bushletterAn image of a hand-written letter George H.W. Bush left in the Oval Office on January 1993 for Bill Clinton has gone viral (click on image to enlarge). The letter exemplifies a flurry of shared sentiments that seem to have sparked what I hope is an attitude shift in the American psyche. The letter exudes decency and good will. It personifies a rebirth of the American spirit that seemed to have died during this agonizing political season, this seventeen-month visitation from the depths of a toxic well that showed us the worst of humanity.

Lately, as I read even partisan essays that rail against the positions of various candidates, I see occasional evidence of a writer intentionally avoiding personal attacks. I think—I hope—the acidic vitriol the past year and a half may finally have caused us to seek a way out of the caustic soup in which we have been drowning. We require a radical shift in political discourse, I think, if civil society is ever to recover from its near-death experience. But political discourse is not the only aspect of our lives that must change; all interpersonal interactions must change so that society—that is, each of us—tolerates only respect and dignity and civility in our discussions and dialogue.

I do not have to agree with George H.W. Bush to acknowledge his generosity of spirit. And I need not accept the arguments made by Trump or Clinton or Johnson or Stein or McMullin or their supporters to accede they may have legitimate reasons to hold them. Let me be the first to admit that, heretofore, I have contributed to the fury and venom. But I hope I am one of millions who tire of the acrimonious words and behaviors plaguing this election season and who wish to put them behind us as we try to bridge the fissures dividing us. That task would be immeasurably harder if, perish the thought, Trump were elected. But even then, perhaps especially then, the need for decency must outweigh the desire for “revenge.”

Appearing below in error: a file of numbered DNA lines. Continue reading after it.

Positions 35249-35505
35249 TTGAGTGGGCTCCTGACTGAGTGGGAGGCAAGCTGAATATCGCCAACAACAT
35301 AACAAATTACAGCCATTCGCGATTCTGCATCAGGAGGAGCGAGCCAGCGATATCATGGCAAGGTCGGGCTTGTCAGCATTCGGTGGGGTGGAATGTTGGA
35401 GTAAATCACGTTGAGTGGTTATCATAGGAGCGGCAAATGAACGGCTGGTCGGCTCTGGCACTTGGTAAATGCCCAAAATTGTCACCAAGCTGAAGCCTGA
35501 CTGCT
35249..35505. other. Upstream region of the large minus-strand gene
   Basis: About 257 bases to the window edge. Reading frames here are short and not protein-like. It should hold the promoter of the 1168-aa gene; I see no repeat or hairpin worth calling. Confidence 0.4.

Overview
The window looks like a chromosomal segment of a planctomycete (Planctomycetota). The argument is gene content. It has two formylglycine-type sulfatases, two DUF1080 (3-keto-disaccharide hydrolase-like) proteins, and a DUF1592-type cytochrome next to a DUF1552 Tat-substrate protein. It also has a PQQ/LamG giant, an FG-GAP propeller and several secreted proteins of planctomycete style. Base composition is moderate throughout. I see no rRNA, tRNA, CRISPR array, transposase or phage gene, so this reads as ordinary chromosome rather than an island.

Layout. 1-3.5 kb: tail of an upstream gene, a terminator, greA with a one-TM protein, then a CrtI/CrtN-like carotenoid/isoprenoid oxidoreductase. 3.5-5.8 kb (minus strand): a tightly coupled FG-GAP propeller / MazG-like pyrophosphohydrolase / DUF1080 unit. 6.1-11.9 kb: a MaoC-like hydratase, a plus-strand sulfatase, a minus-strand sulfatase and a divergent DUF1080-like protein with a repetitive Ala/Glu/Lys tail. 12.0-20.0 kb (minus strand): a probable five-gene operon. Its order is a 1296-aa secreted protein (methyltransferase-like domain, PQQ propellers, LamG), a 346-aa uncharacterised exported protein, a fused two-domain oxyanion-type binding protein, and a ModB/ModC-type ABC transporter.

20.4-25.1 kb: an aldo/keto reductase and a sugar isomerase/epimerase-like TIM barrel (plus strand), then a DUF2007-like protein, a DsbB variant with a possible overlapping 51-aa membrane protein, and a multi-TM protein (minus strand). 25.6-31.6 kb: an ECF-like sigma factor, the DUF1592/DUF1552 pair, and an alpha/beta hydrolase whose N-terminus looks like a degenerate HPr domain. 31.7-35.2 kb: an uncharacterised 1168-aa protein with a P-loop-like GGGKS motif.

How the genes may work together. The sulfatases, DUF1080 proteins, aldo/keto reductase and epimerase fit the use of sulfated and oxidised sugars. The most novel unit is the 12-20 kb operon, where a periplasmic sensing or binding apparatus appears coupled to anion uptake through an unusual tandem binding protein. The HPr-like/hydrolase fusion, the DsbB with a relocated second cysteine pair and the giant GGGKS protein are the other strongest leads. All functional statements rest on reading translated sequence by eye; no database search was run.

George H.W. Bush wrote a letter that, in my view, exudes grace that’s not in any sense religious but, rather, deeply and wonderfully human. Let us all follow his example.


About John Swinburn

"Love not what you are but what you may become."― Miguel de Cervantes
This entry was posted in Civility, Philosophy, Politics, Secular morality. Bookmark the permalink.

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